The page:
The Cotopaxi Fuego LT is a sharp-looking jacket not as suited for technical environments as others in this category. It’s very light at 10.7 ounces, with its stuff sack, and packs quickly, making it a smart option for travel and “always-packed” emergency insulation. The shell material choice and plastic zipper combine to give the Fuego LT an entry-level look and feel, but with 950-fill power down and Polartec Alpha Direct, it’s no doubt a high-end insulator. Cotopaxi could refresh this coat with a more sophisticated shell that focuses on wind resistance, and a slightly more universal fit.
Cotopaxi packed 950-fill power, water-resistant goose down in the Fuego LT (lightweight) jacket, and combined it with strips of Polartec’s Alpha Direct synthetic insulation along each side, from elbow to waist, to offer breathability where body heat concentrates. The two make for a portable, mid-layer-ready piece ideal for shoulder seasons and an extra boost of winter warmth. The Polartec is exposed along the interior.
The exterior is giant-ripstop nylon at 20-denier, and coated with a DWR finish. It’s light but has an odd feel, and it’s “loud” during activity. The lining is mini-ripstop, also 20-denier.
The Fuego LT, like most in this category, isn’t designed to sustain warmth in prolonged wet conditions. It does, however, offer adequate protection while transitioning into a more suitable layer, and shook off flurries without noticeable drops in comfort. The thick, stand-up collar is a nice touch and wraps the neck snugly. The thin exterior outside of the Polartec may contribute to a lower weight, but cold penetrated it enough to notice.
The Fuego LT uses the same plastic drawcord fastener as the Black Diamond First Light Hoody. It’s a userful, practical device for ensuring the hem stays true when taught, but the primary tester found that jacket’s somewhat slim fit made this feature redundant when it came to preventing cold air from entering from below. The short sleeves, in a medium on a 5’9’’ tester, exposed at least two inches of the wrist.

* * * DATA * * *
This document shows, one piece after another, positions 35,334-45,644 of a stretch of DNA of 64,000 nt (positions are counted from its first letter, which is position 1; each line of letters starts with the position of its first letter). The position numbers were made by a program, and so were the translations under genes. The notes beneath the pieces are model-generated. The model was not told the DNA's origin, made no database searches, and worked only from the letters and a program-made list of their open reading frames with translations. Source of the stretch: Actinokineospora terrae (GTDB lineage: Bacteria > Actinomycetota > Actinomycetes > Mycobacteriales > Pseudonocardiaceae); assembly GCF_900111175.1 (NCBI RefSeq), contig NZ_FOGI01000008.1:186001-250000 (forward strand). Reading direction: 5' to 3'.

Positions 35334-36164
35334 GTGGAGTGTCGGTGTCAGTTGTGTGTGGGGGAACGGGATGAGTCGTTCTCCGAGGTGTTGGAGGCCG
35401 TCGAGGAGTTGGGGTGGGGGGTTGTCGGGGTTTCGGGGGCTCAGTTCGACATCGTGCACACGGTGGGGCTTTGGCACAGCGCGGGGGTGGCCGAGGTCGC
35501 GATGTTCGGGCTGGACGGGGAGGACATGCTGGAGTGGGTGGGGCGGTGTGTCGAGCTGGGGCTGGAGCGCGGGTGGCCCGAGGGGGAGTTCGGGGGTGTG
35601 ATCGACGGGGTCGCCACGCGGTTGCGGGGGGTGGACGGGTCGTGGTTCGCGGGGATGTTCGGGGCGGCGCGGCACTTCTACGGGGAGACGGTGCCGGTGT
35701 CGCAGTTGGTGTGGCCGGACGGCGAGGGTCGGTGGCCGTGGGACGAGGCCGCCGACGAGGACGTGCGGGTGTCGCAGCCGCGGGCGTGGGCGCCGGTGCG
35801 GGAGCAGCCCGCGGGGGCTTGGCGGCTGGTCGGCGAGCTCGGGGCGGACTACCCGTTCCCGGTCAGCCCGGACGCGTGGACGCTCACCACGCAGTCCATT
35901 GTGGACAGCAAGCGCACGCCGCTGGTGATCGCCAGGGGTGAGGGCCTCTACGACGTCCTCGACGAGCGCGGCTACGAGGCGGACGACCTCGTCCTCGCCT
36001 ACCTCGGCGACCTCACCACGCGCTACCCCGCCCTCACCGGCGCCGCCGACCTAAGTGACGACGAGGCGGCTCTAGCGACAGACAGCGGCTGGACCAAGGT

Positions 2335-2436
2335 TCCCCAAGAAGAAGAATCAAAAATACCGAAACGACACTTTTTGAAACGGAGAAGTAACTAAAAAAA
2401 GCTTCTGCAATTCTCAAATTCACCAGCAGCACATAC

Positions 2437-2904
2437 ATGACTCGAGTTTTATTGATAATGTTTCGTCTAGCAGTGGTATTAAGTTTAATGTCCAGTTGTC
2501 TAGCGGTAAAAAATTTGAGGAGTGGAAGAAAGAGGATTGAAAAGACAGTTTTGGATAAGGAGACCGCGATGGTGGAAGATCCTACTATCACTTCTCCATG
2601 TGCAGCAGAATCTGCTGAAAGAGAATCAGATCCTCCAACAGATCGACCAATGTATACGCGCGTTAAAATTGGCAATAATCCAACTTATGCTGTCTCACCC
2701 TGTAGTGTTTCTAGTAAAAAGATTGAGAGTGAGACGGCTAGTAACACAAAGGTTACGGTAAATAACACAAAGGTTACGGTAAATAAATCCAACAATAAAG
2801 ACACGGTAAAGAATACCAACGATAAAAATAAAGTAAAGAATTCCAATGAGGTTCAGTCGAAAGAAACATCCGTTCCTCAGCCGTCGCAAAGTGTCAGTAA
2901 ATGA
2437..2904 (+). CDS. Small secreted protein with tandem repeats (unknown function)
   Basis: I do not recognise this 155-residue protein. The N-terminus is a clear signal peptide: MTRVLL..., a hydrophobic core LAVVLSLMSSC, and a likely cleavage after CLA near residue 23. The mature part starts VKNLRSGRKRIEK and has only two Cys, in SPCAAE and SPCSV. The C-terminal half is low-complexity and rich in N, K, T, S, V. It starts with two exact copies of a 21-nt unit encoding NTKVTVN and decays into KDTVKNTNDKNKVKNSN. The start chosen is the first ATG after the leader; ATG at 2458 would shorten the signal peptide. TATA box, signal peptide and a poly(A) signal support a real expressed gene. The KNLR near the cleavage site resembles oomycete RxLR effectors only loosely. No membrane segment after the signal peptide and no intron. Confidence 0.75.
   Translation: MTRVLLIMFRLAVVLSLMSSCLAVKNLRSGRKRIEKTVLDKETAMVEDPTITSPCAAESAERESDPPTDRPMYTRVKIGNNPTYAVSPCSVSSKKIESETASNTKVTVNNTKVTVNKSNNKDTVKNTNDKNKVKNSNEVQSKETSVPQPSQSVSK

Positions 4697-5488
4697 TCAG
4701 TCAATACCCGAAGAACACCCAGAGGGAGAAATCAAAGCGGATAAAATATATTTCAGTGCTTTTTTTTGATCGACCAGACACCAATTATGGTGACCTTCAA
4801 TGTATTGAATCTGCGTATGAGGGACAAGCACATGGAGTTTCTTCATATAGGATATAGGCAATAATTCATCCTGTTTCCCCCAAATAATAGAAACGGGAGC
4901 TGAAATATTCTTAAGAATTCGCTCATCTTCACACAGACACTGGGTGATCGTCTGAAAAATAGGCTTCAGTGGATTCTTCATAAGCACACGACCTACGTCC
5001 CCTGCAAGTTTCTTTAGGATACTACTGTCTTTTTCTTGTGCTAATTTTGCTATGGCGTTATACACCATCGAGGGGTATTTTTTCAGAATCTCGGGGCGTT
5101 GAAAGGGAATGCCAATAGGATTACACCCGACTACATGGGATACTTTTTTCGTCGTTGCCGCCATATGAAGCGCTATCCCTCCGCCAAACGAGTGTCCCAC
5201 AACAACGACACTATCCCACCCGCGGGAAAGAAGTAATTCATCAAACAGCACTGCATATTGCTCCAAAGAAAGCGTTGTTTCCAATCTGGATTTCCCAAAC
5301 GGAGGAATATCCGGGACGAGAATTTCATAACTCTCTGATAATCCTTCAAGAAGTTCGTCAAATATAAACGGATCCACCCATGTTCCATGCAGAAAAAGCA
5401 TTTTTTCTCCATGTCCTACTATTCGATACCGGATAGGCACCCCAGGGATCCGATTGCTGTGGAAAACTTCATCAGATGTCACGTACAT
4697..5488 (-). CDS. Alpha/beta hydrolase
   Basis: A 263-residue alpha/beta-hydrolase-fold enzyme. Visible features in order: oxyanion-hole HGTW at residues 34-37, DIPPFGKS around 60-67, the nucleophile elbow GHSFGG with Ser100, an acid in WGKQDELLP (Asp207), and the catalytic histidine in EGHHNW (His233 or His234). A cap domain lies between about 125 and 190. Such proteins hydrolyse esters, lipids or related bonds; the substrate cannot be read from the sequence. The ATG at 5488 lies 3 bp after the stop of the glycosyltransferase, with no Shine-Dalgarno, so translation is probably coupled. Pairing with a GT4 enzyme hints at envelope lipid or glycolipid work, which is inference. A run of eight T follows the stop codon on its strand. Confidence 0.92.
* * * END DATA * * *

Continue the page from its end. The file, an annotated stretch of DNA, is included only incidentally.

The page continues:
The 950-fill power down is an impressive feature to be found in a three-season jacket. We found it impressively warm during a winter outdoor concert when breezes kicked-up, and a toasty center piece under a hardshell while lapping Truckee’s Sugar Bowl Resort. The Polartec panels allow moisture to escape from the core, provided the wearer makes a smart base-layer choice, because there’s little room between the two given the coat’s fit. The elastic cuffs aren’t as grippy as others in the test, and the short sleeves were a detriment when it came to preventing the intake of cold. There’s a windflap behind the center zip, and the handwarmer pockets are nicely concealed behind an overlap of insulation and enhanced with a soft polyester lining.
In summary, it’s a very warm coat for its price range, but its fit demands a smart choice in baselayer, and the thin exterior above the Polartec isn’t the category’s best option for blocking wind.
The Fuego LT is a slim fit, and a little uncomfortable through the upper arms. The sleeves also ran short in a medium on our primary tester, at 5’9’’ & 170 lbs. Those comfort issues are augmented by anything above a medium-weight baselayer. In town and casual use cases, the jacket fit fine, good for staying warm during winter errands, shoveling, and in cold, spring dog walks. It’s not cumbersome or overly puffy, and the bold color scheme, a Cotopaxi calling card, helps the Fuego LT stand out as an urbanist’s insulator
The dual drawcord hem adjustments are effective (but not particularly necessary), using the same attachment methodology as the First Light Hoody. The handwarmer pockets are slightly small for mittens, while the interior pockets are large and firm enough to not let their contents bounce around. The left side interior pocket conceals a zippered pocket for storing the branded stuff sack, and it’s ideal for protecting a smartphone. Our testers found the plastic center zip felt cheap, and a possible visual design flaw for an otherwise sharp looking jacket.